Crew Guide – Appointed by Crew President and Vice President of Administration – Liaison to any membership resource pool (Troop, Team, Club, Post, Crew, etc.) – Mentor and host to new Venturers Quartermaster – Appointed by Crew President and Treasurer – Maintains crew property (including storage, inventory, maintenance, and acquisition) Historian – Appointed by Crew President and Secretary – Creates, preserves, and shares records (news, photos, videos, memorabilia) Webmaster (example of the kind of leadership positions a crew might define for itself) – Appointed by Crew President and Secretary – Maintains the crew website, and any e-tools used by the crew Librarian (example of the kind of leadership positions a crew might define for itself) – Appointed by Crew President and Treasurer – Establishes crew library – Maintains system to check literature in and out Den Chief – Appointed by Crew President and Vice President of Administration – Assists Cub Scout Den Leader to operate den – Liaison to Cub Scout den Crew Member – Participates in meetings and activities – Periodically serves as Activity Chair – Recruits new members

Adult Positions – most visible • Crew Advisor – – – – –

Upholds chartered organization and BSA standards Mentor and role model for Venturers Works with Crew President Facilitates training for officers Supervises Associate Advisors

• Associate Advisor – Assists Crew Advisor – Works with assigned Officer

• Consultant (may or may not be a Scouter; may be a professional for hire) – Recruited by Crew Committee for a specific activity – Assists Activity Chair in planning and executing a specific activity or activities

Adult Positions – less visible • Committee Chair – Supervises Advisor and Committee Members – Recruits and approves Advisors and Committee Members

• Committee Member – Serve as resource to crew – Work with assigned officer – Recruits consultants

• Chartered Organization Representative – Liaison between crew and chartering organization – Recruits crew committee; approves Advisors and Committee Members – Participates in district leadership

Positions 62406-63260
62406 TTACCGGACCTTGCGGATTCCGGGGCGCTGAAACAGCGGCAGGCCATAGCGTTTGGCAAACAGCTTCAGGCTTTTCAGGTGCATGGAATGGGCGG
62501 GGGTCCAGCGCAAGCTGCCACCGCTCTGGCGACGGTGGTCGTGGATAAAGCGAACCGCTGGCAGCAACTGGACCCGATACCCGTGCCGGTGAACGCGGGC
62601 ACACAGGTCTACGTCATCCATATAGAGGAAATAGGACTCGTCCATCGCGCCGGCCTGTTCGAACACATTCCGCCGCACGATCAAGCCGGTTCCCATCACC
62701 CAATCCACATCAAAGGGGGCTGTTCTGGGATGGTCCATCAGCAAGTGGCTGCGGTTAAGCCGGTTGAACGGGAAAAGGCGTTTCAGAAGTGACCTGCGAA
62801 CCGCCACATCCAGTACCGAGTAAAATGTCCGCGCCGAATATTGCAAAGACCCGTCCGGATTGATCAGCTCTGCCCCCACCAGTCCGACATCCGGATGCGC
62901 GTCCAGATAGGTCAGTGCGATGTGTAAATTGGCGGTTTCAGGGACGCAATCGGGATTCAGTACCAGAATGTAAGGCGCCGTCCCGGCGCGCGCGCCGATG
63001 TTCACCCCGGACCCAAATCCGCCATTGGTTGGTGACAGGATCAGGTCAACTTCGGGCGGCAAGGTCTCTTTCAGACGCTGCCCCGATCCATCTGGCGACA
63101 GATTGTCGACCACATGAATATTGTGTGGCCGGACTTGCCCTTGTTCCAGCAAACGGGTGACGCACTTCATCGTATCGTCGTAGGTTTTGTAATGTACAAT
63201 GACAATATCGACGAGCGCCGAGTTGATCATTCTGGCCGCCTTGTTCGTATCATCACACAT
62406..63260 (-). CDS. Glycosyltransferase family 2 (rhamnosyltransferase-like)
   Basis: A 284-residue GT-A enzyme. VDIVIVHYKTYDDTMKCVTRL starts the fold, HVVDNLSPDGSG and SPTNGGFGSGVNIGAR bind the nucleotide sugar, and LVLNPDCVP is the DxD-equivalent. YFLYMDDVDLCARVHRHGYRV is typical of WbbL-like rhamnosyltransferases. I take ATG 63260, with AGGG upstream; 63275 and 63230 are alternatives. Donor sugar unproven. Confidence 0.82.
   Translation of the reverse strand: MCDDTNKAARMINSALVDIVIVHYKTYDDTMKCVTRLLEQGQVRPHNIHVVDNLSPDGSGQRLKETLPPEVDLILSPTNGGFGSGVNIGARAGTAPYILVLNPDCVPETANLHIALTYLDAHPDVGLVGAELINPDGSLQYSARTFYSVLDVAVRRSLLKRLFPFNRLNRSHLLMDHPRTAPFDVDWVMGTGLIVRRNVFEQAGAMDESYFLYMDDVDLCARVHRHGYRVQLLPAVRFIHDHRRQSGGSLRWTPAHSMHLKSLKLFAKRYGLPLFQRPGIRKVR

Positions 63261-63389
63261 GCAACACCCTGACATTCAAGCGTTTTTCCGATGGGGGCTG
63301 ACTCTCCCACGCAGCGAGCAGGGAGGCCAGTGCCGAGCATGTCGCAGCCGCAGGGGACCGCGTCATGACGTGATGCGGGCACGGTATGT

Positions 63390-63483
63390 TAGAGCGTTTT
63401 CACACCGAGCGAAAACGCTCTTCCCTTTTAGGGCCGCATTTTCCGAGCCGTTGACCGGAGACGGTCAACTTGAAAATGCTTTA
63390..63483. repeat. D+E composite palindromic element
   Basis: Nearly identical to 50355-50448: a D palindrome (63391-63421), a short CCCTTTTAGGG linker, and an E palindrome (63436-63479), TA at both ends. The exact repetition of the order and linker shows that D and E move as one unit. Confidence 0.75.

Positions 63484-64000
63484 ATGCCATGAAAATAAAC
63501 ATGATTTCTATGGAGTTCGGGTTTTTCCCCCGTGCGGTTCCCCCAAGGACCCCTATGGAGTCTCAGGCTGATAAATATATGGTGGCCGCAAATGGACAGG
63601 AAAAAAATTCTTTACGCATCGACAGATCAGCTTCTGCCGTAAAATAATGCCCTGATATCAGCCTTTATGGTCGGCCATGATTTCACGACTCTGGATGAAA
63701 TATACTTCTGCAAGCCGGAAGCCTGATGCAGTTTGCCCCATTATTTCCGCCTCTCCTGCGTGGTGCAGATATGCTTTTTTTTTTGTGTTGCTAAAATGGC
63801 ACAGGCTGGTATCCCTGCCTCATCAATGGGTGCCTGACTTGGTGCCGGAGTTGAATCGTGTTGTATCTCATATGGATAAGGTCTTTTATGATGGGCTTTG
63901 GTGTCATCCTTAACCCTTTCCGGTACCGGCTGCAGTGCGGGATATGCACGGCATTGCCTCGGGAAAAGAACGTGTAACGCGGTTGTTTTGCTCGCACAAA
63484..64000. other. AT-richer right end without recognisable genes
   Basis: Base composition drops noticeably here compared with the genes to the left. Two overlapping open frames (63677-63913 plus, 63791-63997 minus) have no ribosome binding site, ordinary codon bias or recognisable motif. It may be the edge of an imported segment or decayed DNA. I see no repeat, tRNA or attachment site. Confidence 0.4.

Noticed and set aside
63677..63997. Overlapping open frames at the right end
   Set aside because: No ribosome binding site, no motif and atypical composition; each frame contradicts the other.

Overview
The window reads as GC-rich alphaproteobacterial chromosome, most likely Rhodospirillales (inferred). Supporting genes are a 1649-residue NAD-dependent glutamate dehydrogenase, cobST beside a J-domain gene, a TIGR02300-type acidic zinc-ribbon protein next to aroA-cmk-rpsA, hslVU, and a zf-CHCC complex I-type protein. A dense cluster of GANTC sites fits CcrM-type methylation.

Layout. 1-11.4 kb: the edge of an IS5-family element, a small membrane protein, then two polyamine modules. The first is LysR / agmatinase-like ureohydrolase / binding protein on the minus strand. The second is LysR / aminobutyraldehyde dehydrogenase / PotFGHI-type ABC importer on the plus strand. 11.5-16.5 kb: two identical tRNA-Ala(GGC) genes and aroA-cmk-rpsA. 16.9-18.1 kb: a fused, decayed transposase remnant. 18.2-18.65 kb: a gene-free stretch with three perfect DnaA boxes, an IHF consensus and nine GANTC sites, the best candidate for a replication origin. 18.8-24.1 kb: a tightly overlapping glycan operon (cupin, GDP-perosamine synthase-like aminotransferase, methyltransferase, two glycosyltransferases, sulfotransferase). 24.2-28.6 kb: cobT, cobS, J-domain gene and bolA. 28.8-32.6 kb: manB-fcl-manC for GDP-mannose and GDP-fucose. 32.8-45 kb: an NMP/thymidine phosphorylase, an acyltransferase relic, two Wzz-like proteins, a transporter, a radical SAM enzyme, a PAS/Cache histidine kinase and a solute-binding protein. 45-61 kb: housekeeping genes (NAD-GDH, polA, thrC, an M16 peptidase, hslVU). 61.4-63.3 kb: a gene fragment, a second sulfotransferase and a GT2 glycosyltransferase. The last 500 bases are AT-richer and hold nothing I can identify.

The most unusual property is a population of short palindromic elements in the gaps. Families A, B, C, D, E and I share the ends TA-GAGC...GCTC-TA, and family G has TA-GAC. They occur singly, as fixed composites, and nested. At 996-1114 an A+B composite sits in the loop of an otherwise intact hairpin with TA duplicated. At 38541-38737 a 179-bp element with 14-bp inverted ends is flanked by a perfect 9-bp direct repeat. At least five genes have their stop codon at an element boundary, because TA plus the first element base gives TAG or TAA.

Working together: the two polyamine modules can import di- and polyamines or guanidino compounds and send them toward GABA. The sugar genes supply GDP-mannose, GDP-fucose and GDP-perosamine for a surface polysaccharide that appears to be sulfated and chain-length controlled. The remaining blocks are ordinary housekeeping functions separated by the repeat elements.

• Institutional Head or Executive Officer – Head of Chartering Organization (may or may not be a Scouter)

Venturing Crew Organization President


Vice President Administration

Associate Advisor Administration

Vice President Program Treasurer

Associate Advisor Program

Committee Chair

Crew Committee Treasurer

Consultants Secretary Activity Chairs

Sponsoring Organization

Vision • vision is critical to success in any job or project • Knowing what success looks like to see if you reach it • A crew’s vision is something developed & shared by all members – Identifies where the Crew is “going” – What it wants to accomplish

• Vision more thoroughly in Module 3 – Think about a vision of success in your new job, as well as that for the crew.

Balloon Toss Write responsibilities to run crew on balloons • •

Hand balloon to President one at a time How many can he handle?

Balloon Toss - continued Write responsibilities to run crew on balloons • •

Hand balloon to President one at a time How many can he handle?

Add all your officers to the exercise • Hand balloon to President one at a time • President hands balloons to right officer • How many can the team handle?

Balloon Toss - continued

Reflection What did we learn?

Youth-Led Crew • Discussion: Briefly discuss leadership in Venturing and in Scouting and the value of the youth led crew